- I decided not to implement a test for generic error handling when "server throws an exception" - I couldn't come up with a way to simulate such situation using current SFTPServer fixture

It becomes important for caching, as we want to remember ‘not found’ differently to ‘it blew up’.

I suspect you can get an internal failure by throwing an exception out of the VirtualFileSystemView.

Ok, I will change SFTPServer to use a VirtualFileSystemView from a field so that a different instance can be provided on a per test basis.

I’d expect we’d end up with something like the HttpServer fixture, which allows the test to set certain expectations about what requests will be made, and also allows the test to inject failures.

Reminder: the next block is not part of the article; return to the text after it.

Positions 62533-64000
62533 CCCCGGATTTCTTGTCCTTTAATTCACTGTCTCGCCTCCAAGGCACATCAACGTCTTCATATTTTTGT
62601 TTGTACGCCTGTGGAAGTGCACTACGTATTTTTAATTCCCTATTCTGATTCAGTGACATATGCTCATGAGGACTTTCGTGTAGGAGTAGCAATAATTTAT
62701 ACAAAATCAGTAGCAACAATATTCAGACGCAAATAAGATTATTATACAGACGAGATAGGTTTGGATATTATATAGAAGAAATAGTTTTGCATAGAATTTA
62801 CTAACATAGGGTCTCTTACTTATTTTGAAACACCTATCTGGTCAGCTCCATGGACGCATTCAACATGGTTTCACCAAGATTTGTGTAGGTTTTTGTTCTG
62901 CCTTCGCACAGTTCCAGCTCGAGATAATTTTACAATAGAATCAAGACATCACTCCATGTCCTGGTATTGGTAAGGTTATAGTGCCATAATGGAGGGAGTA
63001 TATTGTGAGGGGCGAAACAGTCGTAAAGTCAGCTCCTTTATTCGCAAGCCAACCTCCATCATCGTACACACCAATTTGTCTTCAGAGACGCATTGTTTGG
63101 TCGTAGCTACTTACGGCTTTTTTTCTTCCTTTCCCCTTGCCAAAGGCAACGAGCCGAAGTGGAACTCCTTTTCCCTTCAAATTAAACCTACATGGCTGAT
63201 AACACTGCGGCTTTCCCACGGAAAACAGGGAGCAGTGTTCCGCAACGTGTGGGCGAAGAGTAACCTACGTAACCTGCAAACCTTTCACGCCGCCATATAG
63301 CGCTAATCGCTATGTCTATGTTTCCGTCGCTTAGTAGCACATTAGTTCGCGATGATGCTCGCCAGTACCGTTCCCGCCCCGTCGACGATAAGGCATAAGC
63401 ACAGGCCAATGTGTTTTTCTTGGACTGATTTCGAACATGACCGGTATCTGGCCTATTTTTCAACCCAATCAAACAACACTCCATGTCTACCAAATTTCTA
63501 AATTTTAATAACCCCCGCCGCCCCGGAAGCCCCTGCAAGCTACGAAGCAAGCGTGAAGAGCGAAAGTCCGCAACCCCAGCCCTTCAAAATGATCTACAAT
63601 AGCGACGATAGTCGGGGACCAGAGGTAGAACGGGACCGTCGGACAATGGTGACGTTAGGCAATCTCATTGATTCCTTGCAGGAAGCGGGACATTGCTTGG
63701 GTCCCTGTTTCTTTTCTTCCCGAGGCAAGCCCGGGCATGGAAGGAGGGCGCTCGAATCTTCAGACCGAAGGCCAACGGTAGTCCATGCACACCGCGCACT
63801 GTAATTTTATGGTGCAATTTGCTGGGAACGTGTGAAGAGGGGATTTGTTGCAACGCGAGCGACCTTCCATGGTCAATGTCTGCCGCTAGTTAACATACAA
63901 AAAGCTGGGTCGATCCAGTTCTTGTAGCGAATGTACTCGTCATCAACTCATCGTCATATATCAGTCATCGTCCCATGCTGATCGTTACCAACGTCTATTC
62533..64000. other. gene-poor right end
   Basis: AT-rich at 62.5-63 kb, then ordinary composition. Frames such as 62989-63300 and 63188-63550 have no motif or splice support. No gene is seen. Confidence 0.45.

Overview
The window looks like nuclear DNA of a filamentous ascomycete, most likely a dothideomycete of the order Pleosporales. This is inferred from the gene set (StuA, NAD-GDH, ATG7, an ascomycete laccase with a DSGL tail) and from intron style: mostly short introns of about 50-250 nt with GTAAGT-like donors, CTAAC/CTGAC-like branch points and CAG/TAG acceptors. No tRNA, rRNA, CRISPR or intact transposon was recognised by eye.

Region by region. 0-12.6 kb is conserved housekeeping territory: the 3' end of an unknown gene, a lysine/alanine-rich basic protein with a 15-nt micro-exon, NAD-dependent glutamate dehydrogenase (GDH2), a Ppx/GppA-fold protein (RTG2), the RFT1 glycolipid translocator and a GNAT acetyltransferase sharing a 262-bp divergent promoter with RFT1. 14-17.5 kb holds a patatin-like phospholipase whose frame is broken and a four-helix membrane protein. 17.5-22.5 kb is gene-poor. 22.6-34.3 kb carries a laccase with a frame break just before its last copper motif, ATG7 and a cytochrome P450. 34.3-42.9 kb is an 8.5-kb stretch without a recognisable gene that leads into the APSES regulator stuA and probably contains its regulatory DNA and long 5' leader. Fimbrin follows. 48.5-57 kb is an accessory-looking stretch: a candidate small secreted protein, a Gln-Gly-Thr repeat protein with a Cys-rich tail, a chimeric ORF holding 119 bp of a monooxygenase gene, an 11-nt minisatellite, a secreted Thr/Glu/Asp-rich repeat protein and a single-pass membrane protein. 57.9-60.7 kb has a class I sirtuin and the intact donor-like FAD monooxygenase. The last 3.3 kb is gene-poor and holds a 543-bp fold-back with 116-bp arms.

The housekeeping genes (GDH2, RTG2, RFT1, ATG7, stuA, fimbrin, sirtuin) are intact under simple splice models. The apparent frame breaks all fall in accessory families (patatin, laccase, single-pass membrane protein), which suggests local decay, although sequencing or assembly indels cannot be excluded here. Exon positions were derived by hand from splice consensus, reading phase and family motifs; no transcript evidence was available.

--
Adam Murdoch
Gradle Co-founder
http://www.gradle.org
VP of Engineering, Gradleware Inc. - Gradle Training, Support, Consulting
http://www.gradleware.com

Join us for Gradle Summit 2014, June 12th and 13th in Santa Clara, CA: http://www.gradlesummit.com

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Re: Contribution request: add support for SFtp and SSH for publishing and resolving

erdi
I created a new pull request with some improvements: https://github.com/gradle/gradle/pull/259. I will be adding to it as I go. Fell free to pull it when you see fit.

The next step will be to modify SFTPServer to set expectations and inject failures.


On Sun, Mar 23, 2014 at 11:25 PM, Adam Murdoch <[hidden email]> wrote:

On 22 Mar 2014, at 5:52 am, Marcin Erdmann <[hidden email]> wrote: